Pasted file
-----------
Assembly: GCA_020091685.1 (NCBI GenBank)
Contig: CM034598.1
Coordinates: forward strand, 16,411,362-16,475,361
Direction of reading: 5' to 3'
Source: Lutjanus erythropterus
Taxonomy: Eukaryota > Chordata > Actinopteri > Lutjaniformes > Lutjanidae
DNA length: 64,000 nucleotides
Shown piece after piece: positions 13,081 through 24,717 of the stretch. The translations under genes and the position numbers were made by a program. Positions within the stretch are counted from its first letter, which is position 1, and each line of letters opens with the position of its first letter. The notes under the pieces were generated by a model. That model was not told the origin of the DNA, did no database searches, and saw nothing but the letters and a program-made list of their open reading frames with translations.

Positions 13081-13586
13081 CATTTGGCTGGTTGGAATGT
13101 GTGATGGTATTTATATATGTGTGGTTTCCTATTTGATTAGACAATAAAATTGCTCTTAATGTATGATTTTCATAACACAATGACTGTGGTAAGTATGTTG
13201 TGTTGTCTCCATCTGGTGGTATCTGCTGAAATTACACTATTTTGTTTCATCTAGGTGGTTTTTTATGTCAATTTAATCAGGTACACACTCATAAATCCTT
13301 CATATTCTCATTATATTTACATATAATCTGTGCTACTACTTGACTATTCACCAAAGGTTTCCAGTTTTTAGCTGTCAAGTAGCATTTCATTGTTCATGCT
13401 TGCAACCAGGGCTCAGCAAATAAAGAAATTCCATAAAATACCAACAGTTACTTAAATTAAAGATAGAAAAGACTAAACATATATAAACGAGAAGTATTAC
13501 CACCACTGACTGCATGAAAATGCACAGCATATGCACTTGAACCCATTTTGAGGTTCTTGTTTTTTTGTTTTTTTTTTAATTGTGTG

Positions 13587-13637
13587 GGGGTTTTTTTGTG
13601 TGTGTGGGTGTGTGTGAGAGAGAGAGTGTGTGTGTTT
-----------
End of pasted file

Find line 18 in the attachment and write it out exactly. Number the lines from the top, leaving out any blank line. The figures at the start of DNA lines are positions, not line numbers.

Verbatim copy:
13601 TGTGTGGGTGTGTGTGAGAGAGAGAGTGTGTGTGTTT